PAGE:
Jerry Leiber, legendary songwriter of rock’n’roll music, died of cardiopulmonary failure on Monday, August 22, at Cedar Sinai medical Centre in Los Angeles. He was 78.
“Jerry Leiber passed quickly and with minimum discomfort, surrounded by his family. He is survived by his three sons, Jed, Oliver, and Jake, and his two granddaughters, Chloe and Daphne. You can honor his memory by committing your life to excellence and joy. Of course, Jerry would never have said anything like that. He would have said:
‘Let’s break out the booze, and have a ball…’
That works, too. L’chaim, Unca Jer.” Wrote Peter Stoller on Leiber & Stoller’s website.
Jerry Leiber and Mike Stoller have been writing songs for almost sixty years. They created classics in various genres, Rhythm & Blues, Pop, Jazz, Cabaret, and they could said they had contributed to the birth of Rock&Roll.
Jerry Leiber was born on April 25, 1933, in Baltimore, Maryland and he met Mike Stoller in 1950.
“Hound Dog”, “Jailhouse Rock”, “Stand By Me”, “Spanish Harlem”, “Yakety-Yak”, “Young Blood”, “On Broadway”, “Poison Ivy”, “Stand By Me”, “Love Potion No. 9”, ” Love Me”, “King Creole”, “There Goes My Baby”, “Charlie Brown” are some of their most known songs.
Jerry and Mike were teenagers back then, they shared a passion for blues and wrote songs for amusement. Jerry Leiber was writing mostly the lyrics and Mike Stoller was composing the music.
“Jerry was an idea machine. For every situation, Jerry had 20 ideas.” Mike Stoller said in their autobiography “Hound Dog” (2009).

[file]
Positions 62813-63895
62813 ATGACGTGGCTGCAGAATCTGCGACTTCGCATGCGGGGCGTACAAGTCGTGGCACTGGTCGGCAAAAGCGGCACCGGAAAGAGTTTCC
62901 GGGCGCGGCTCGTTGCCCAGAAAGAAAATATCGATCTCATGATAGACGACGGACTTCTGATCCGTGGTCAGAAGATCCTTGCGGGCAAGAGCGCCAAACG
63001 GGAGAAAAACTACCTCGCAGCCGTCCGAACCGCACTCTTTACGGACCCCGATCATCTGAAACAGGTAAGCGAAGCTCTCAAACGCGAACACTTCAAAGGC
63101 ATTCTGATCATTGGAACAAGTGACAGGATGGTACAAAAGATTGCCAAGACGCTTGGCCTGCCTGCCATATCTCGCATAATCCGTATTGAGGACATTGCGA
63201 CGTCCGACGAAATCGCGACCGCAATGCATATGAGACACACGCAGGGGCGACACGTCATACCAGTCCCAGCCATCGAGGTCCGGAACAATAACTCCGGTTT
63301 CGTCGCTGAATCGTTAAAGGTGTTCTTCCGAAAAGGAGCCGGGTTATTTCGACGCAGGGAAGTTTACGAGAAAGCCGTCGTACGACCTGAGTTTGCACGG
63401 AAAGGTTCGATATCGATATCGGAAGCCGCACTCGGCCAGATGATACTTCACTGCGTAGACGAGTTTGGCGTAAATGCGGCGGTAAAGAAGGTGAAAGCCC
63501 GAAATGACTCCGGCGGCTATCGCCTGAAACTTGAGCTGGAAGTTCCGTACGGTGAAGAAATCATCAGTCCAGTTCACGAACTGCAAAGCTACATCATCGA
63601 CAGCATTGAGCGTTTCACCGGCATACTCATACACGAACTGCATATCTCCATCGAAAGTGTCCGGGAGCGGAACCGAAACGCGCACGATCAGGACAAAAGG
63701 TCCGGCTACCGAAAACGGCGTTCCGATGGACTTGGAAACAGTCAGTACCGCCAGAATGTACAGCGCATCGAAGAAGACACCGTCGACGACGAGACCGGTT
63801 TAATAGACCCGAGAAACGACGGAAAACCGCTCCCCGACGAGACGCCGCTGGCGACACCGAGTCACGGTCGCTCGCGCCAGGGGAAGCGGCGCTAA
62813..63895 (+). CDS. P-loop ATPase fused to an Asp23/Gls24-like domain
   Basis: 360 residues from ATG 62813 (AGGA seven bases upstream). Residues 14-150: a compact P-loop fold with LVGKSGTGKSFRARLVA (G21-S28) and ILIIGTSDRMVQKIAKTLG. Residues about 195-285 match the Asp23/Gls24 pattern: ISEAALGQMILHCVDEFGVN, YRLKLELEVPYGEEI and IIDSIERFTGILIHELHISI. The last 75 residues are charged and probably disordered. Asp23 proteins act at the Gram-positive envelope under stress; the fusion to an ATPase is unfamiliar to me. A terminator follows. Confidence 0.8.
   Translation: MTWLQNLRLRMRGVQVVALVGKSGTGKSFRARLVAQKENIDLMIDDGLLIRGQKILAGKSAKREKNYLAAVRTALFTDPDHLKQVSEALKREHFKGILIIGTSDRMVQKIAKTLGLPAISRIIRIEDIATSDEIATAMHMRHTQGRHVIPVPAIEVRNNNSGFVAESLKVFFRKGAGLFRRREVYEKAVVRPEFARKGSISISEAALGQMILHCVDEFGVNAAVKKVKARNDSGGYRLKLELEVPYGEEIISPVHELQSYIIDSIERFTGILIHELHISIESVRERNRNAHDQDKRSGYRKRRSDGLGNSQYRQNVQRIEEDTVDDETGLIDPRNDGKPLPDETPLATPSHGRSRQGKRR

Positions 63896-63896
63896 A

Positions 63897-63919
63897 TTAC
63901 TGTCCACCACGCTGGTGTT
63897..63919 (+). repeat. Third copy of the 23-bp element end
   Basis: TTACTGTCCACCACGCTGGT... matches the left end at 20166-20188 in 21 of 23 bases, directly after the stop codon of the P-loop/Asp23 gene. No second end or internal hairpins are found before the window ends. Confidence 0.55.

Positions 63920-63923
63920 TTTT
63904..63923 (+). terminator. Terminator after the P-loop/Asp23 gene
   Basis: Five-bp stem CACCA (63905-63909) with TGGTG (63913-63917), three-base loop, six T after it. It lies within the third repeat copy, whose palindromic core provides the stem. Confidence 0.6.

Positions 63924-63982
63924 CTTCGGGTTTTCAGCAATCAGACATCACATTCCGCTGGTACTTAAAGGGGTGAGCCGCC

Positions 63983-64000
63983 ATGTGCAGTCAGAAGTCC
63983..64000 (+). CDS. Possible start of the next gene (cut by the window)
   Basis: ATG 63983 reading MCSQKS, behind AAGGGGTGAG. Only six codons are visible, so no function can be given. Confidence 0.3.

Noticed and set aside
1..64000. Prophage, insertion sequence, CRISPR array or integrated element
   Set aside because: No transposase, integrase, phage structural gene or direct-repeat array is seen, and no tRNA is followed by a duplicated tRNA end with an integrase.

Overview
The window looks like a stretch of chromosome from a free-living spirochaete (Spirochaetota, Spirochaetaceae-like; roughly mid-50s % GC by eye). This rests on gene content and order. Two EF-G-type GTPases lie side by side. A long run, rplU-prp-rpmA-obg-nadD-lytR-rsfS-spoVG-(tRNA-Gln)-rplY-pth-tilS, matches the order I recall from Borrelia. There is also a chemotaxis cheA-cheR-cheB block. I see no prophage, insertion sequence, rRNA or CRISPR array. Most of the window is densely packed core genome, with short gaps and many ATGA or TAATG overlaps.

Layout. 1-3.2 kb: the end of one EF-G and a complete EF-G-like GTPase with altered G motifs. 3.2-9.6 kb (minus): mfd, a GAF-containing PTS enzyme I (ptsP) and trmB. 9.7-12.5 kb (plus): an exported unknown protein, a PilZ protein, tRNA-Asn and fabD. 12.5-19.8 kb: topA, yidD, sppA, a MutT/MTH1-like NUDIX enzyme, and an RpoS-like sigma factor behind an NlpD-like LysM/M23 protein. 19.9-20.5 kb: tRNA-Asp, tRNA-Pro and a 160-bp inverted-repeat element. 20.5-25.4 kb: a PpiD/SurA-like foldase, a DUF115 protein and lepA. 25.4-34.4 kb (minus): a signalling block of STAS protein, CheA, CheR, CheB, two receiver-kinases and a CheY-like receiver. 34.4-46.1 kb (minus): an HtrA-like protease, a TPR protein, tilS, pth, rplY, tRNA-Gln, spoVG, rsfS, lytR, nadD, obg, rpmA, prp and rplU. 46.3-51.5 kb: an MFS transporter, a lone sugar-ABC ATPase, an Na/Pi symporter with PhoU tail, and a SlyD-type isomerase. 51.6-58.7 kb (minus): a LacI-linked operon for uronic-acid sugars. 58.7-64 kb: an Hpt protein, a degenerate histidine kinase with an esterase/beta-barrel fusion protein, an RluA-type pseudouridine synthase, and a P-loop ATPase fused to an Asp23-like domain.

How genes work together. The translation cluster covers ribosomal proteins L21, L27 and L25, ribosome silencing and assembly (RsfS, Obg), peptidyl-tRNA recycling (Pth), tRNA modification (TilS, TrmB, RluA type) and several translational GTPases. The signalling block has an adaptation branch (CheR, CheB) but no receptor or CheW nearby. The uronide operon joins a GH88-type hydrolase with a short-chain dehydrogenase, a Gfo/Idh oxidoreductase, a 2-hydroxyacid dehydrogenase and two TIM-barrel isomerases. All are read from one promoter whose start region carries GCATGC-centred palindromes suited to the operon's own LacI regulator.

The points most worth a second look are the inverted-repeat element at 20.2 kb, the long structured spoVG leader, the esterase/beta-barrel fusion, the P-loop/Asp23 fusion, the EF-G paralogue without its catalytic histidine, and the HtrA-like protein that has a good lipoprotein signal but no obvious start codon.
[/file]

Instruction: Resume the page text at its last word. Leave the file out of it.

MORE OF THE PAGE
Their songs were recorded by Jimmy Witherspoon, Little Esther, Little Willie Littlefield, Charles Brown, Ray Charles, the Drifters, Coasters and the Robins. In 1953 Willie Mae “Big Mama” Thornton recorded “Hound Dog” and the Atlantic Records became interested in them.
Elvis Presley made “Hound Dog” a huge hit in 1956, but Jerry Leiber was upset because Elvis had change the lyrics.
“The song is not about a dog; it’s about a man, a freeloading gigolo. Elvis’ version makes no sense to me, and, even more irritatingly, it is not the song that Mike and I wrote. Of course, the fact that it sold more than seven million copies took the sting out of what seemed to be a capricious changes of lyrics.” Said Jerry Leiber in their memoir “Hound Dog”.
In 1959 the Coasters’ “Poison Ivy” went to number 1 on the R&B chart and number 7 on the Billboard Hot 100 chart.
“Pure and simple, ‘Poison Ivy’ is a metaphor for a sexually transmitted disease – or the clap – hardly a topic for a song that hit the Top Ten in the Spring of 1959.” “But the more we wrote, the less we understood why the public bought what it bought.” Jerry Leiber said.
In 1964 the Beatles became popular in US and the music trends changed, however in 1972 their Stealers Wheel’s “Stuck In The Middle With You” was a hit.
“Is That All There Is?” won Grammy award in 1969 and same did the cast album of “Smokey Joe’s Café”, a 1995 Broadway musical. They were inducted into Songwriters Hall of Fame in 1985.
American Idol, reality television singing competition, dedicated an evening to Jerry Leiber and Mike Stoller’s music on May 11, 2011.